Survey Says! Appreciation Matters to Employees

by Doug Claffey

When it comes to feeling appreciated at work, what matters most to employees? If you answered “pay,” think again. Research shows pay is low on the list.

We’ve studied more than 19 million employees across 57,000 organizations over the past 13 years. We’ve learned that what matters to employees — what truly motivates them — is feeling appreciated. Across all U.S. sectors and populations, appreciation ranks as one of the most important workplace culture drivers.

Appreciation rates second in importance to employees at Top Workplaces organizations. This is topped only by whether employees feel their organization is headed in the right direction.

In their words: What appreciation means to employees

Years ago, pay was a proxy for appreciation. Now, pay and benefits are table stakes. This word cloud illustrates employee comments in response to the Energage Survey Appreciation statement.

Energage Survey statement: Appreciation

“I feel genuinely appreciated at this company.”

Importance of appreciation at work

Shown in green are those who responded positively, choosing words such as team, support, everyone, feedback, and manager to describe their experiences.

Now, look at the red words. Pay dominates the comments from employees who responded negatively to the statement. Those who feel appreciated don’t attribute it to pay. But when employees feel underappreciated, they’re most likely to complain about it.

Terms shown in gray appeared most often from individuals who scored high and low on appreciation.

Employees are looking for higher-level appreciation

Abraham Maslow’s Hierarchy of Needs describes ascending levels of human motivators. At its the base are fundamental, basic needs. Higher levels build upon one another to eventually reach the pinnacle: self-actualization. In organizations, pay and benefits are the most basic needs for employees. In contrast, higher-level needs involve direction, execution, and connection. Connection is what’s established and maintained through expressions of appreciation.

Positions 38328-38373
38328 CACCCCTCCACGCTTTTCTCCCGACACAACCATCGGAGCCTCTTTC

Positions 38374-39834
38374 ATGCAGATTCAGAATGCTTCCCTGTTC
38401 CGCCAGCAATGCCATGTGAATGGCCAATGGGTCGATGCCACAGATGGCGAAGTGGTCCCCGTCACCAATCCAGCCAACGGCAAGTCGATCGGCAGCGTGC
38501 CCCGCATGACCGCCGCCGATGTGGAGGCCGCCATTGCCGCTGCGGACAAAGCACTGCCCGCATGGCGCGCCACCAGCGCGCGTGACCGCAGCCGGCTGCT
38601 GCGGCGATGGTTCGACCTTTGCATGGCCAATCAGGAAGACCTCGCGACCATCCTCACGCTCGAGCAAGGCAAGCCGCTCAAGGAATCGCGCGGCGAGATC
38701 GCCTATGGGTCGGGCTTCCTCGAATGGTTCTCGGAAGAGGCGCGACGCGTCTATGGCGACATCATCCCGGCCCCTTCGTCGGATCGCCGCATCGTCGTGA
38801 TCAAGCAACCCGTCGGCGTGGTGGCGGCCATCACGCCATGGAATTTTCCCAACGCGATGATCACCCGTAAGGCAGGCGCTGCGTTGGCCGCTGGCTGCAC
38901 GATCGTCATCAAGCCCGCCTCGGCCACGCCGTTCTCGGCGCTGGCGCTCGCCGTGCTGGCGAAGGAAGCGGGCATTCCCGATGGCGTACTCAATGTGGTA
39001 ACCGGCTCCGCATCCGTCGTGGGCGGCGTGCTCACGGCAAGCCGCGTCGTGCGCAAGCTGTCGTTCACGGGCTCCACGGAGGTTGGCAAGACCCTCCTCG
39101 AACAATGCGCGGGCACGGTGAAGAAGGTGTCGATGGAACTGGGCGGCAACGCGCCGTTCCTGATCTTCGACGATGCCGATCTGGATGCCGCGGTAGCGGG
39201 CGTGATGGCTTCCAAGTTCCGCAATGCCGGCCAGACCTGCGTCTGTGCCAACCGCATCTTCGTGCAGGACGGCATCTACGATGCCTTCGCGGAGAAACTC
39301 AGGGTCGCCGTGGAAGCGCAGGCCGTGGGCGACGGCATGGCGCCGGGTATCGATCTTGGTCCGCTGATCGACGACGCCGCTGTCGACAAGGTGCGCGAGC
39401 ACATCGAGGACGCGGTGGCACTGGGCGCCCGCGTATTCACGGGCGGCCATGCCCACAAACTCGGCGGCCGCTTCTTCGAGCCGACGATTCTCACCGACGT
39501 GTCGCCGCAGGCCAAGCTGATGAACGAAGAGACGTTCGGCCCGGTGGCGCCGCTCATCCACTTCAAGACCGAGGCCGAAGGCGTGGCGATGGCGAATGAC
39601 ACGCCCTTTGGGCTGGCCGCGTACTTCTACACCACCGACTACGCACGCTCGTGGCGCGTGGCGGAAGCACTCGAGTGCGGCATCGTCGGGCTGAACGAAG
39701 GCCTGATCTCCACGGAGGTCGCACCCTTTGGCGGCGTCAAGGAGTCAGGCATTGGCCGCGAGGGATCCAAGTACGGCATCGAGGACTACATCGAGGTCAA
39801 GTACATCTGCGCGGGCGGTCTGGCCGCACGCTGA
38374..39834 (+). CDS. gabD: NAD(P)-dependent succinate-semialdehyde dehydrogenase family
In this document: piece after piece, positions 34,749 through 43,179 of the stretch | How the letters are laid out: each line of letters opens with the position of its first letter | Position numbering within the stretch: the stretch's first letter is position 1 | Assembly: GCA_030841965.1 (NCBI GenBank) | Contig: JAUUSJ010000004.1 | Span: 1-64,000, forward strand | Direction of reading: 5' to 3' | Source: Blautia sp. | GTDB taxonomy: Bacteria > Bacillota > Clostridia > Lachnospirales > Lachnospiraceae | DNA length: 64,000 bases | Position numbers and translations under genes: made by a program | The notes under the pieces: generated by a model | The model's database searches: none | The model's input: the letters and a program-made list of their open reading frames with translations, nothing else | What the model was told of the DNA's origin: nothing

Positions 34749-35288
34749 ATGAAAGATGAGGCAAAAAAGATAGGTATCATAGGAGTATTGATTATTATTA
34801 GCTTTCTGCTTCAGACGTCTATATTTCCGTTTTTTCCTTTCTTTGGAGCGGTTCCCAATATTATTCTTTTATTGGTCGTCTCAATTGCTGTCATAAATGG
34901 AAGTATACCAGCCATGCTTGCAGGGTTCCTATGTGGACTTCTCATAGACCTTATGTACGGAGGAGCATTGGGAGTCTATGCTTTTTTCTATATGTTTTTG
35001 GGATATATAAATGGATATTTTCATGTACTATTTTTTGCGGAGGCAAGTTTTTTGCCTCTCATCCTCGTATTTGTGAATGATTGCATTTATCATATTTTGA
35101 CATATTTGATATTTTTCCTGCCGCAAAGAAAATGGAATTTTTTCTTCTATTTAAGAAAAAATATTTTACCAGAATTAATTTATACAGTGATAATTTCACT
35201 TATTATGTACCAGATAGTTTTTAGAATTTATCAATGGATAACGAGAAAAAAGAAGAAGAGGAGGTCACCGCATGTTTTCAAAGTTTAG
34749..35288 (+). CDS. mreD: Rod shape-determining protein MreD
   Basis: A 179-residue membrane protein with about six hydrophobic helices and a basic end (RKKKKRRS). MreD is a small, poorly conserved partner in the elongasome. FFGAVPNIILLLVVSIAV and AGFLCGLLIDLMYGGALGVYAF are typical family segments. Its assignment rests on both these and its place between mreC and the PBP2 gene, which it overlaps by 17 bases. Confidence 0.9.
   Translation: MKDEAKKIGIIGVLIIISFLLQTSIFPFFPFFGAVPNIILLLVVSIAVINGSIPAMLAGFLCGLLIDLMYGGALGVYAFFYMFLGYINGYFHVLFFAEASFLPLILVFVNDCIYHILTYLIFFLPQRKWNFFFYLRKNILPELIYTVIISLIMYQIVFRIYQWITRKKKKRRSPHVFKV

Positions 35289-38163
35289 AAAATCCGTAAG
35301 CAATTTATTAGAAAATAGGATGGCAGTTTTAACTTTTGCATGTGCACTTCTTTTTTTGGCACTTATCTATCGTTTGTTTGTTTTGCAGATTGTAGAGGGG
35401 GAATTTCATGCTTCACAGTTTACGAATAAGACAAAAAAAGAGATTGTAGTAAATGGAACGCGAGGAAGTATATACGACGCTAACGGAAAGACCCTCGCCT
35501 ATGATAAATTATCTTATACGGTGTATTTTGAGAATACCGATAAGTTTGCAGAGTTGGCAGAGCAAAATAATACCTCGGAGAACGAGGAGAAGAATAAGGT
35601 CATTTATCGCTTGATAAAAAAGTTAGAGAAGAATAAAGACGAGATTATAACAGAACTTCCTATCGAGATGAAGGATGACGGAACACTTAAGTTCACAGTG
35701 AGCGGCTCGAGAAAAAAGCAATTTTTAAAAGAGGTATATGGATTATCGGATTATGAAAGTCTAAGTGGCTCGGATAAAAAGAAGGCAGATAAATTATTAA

Employees know appreciation when they feel it

It’s important to note there is no definition for appreciation in the Energage Survey. We don’t tell employees how – or in what ways – they should gauge their feelings about it. They use their own definition, and even more, employees know it when they feel it. And they can also readily distinguish between what’s authentic and what’s simply lip service.

Just as there is no single definition of how employees should feel appreciated, there is no single way for organizations to express it. Some use reward and recognition systems. This form of appreciation tends to focus on outcomes, and it’s often linked to financial awards. Other recognition systems are tied to organizational events, such as service anniversaries.

The simplest and sometimes the most effective form of appreciation is giving positive feedback or praise. “Thank you for your effort” or “You’re doing a really good job” are simple examples. This type of recognition can be delivered in person, electronically, or handwritten notes.

All levels of the organization can – and should – show appreciation

Different levels in the organization should deliver appreciation, because each has a unique message and meaning:

Peer to peer: Coworkers thank others either within or outside their own team. This is especially important when teams are geographically dispersed or don’t see each other regularly.

Manager to employee: Managers are most familiar with their employees’ roles. Employees like to know their manager understands and values their contributions.

Senior leadership: This level is typically more general, relating to group efforts. But senior leaders can also highlight extraordinary effort. Above all, it demonstrates they see and recognize individual and team contributions.

The bottom line on appreciation

Appreciation matters because it goes a long way with employees to improve motivation, job satisfaction, self-esteem, and retention. And the act of showing appreciation has benefits for the giver, too.

Cultivating a culture of appreciation helps employees feel good about the work they do and it’s the glue that holds teams together.

Finally, it pays to be generous with recognition – literally. Appreciation has a positive impact on performance. And that’s something that every organization can be excited about.

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